Let $S_n$ denote a simple random walk with i.i.d. increments $X_i$ such that $P(X_1 = 0) = P(X_1=1) = 1/2$, i.e. $$S_0 = 0, \ S_n = X_1 + \dots + X_n.$$

The behavior of $S_n$ as $n \to \infty$ is clear, namely $S_n /n \to 1/2$ a.s. Now, let $q < 1$ and consider the random sum

$$ \sum_{k=0}^{n-1} q^{S_k}. $$

What can we deduce about the asymptotic behavior of this sum as $n$ tends to infinity? Any ideas how to approach this or references to work that have examined such sums?

Edit: From the answers below, we have $$ \sum_{k=0}^{n-1} q^{S_k} \to \sum_{k=0}^\infty q^{S_k}.$$

Now, for instance $$ \frac{q^{S_n}}{q^{n/2}} \to 1 \quad a.s.$$

My question is, whether we can find a similar sequence for $\sum_{k=0}^{n-1} q^{S_k}$ that describes its growth behavior, i.e. a function $f(n)$ (ideally a deterministic function) such that $$\frac{ \sum_{k=0}^{n-1} q^{S_k}}{f(n)} \to 1 $$ almost surely as $n \to \infty$?


2 Answers 2


$\newcommand\D{\overset D=}$ If $|q|<1$, then, by the strong law of large numbers, there is a positive integer-valued random variable (r.v.) $N$ such that $S_k>k/4$ a.s. and hence $|q|^{S_k}<|q|^{k/4}$ a.s. for all $k\ge N$; so, the sum $\sum_{k=0}^{n-1} q^{S_k}$ converges to a real-valued r.v. $\sum_{k=0}^\infty q^{S_k}$ a.s.

If $|q|\ge1$, then $|q|^{S_k}\ge1$ for all $k$, and hence the sum $\sum_{k=0}^{n-1} q^{S_k}$ diverges.

Concerning the edits to your question (where you apparently assume that $0<q<1$): It is of course incorrect that $\frac{q^{S_n}}{q^{n/2}}\to1$ a.s. Indeed, $\frac{q^{S_n}}{q^{n/2}}\to1$ a.s. can be rewritten as $S_n-n/2\to0$ a.s., which is clearly false -- because, say by the law of the iterated logarithm, $\limsup_n|S_n-n/2|=\infty$.

Next, it was shown above in this answer that the sum $\sum_{k=0}^{n-1} q^{S_k}$ converges to a real-valued r.v. $L:=\sum_{k=0}^\infty q^{S_k}$ a.s. Note that \begin{aligned} \sum_{k=0}^{n-1} q^{S_k}&=1+\sum_{k=1}^{n-1} q^{S_k} \\ &=1+q^{X_1}\sum_{k=1}^{n-1} q^{S_k-X_1} \\ &=1+q^{X_1}\sum_{k=1}^{n-1} q^{T_{k-1}} \\ &=1+q^{X_1}\sum_{j=0}^{n-2} q^{T_j}, \end{aligned} where $T_j:=S_{j+1}-X_1=X_2+\dots+X_{j+1}\D S_j$ (with $T_0:=0$) and $\D$ denotes the equality in distribution. Note also that the $T_j$'s are independent of $X_1$. Letting now $n\to\infty$, we get the key identity for the limit r.v. $L$: $$L\D1+q^X L, \tag{1}$$ where $X\D X_1$ and $X$ is independent of $L$.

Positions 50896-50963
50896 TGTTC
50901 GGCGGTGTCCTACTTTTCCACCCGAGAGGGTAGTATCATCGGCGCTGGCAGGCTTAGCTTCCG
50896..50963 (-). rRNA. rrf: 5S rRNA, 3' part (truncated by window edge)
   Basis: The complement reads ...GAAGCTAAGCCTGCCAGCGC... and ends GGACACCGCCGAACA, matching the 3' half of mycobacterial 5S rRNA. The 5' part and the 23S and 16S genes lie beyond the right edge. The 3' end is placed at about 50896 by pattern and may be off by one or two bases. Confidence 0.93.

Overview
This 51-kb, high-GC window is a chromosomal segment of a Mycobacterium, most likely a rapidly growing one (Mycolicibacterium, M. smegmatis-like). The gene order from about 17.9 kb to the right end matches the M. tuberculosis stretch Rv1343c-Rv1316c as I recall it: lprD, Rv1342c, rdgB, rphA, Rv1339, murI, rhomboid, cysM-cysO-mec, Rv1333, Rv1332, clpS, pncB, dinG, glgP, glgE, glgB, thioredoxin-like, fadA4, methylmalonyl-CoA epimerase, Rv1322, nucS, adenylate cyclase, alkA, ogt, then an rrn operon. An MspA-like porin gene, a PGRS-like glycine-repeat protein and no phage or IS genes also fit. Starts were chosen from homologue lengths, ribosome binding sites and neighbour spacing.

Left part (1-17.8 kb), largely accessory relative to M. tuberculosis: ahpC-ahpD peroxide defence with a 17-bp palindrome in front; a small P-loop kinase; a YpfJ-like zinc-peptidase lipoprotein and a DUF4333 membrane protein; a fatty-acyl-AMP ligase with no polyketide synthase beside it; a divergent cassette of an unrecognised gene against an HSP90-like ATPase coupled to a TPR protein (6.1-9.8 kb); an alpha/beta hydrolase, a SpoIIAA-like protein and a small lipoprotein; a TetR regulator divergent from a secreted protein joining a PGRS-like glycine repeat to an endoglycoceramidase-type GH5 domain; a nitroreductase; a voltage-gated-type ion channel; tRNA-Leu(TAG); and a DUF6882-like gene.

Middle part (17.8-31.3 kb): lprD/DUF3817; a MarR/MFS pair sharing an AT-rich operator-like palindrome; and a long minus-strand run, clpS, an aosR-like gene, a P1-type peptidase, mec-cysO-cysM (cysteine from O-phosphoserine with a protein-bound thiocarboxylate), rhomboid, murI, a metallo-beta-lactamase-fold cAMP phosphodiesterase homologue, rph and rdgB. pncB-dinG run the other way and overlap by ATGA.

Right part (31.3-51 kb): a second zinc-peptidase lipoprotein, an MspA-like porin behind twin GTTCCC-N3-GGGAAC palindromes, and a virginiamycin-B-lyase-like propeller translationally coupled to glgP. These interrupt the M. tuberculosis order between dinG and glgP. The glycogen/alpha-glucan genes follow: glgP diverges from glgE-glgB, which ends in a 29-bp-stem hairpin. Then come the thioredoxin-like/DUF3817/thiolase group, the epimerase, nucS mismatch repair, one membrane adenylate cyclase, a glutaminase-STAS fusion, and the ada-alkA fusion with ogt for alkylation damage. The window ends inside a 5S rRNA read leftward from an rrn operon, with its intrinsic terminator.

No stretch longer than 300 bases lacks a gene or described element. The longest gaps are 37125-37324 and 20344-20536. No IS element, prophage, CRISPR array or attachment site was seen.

From here, it follows that the r.v. $L$ is non-degenerate, that is, $P(L=c)\ne1$ for any real $c$. Indeed, otherwise (1) would imply that $c=1+q^X c$ a.s., which is of course false.

Thus, the condition $$\frac{\sum_{k=0}^{n-1} q^{S_k}}{f(n)}\to1\quad\text{a.s.}$$ holds with $f(n)\equiv L$, but it cannot hold for any deterministic $f$.

  • $\begingroup$ Thank you very much. My main question was still something more precise (I did not make it clear enough before). See my Edit. $\endgroup$
    – MMM
    Jun 18, 2020 at 14:00
  • $\begingroup$ Thanks. The part was with $q^{S_n} / q^{n/2} \to 1 $ was stupid. It seems that it is difficult to match the growth behavior of $q^{S_n}$. Would you have any idea for what (random) function $f(n)$, we have $q^{S_n} / f(n) \to 1$ a.s.? $\endgroup$
    – MMM
    Jun 18, 2020 at 23:19
  • $\begingroup$ @BenC. : The obvious random $f(n)$ such that $q^{S_n}/f(n)\to1$ is $q^{S_n}$, and I don't think you can get anything more transparent than that. $\endgroup$ Jun 19, 2020 at 11:27
  • $\begingroup$ I thought that this might be possible, because at least in expectation $E (q^{S_n}) / ((1+ q)/2)^n \to 1$. So I thought that maybe the same holds without the expectation... $\endgroup$
    – MMM
    Jun 20, 2020 at 20:13
  • $\begingroup$ @BenC. : The convergence of the expectations by itself may mean little about the convergence of the corresponding random variables, as it is the case here. Other than this, I have nothing to add to my answer and comments. $\endgroup$ Jun 21, 2020 at 2:17

The function $\lim \limits_{n \to \infty} f(x)=\sum_{k=0}^{n-1} q^{s_k}x^k$ becomes,

$f(x)=\sum_{k=0}^{\infty} q^{s_k}x^k$.

From root test we get that radius of convergence of the series is $\lim \limits_{n \to \infty} |q|^{\frac{s_n}{n}}=\sqrt{|q|}$.

Hence, $f(1)$ converges for $q<1$.

But for $q \geq1$ and $n \to \infty, \sum_{k=0}^{n-1} q^{s_k}$ is asymptotic to $nq^{\frac{n}{2}}$

( as $\lim \limits_{n \to \infty} \frac{s_n}{n}=\frac{1}{2}$)

  • $\begingroup$ Could you please explain why the asymptotic claim before the last limit statement holds? $\endgroup$
    – Todd Trimble
    Jun 18, 2020 at 13:02

Your Answer

By clicking “Post Your Answer”, you agree to our terms of service, privacy policy and cookie policy

Not the answer you're looking for? Browse other questions tagged or ask your own question.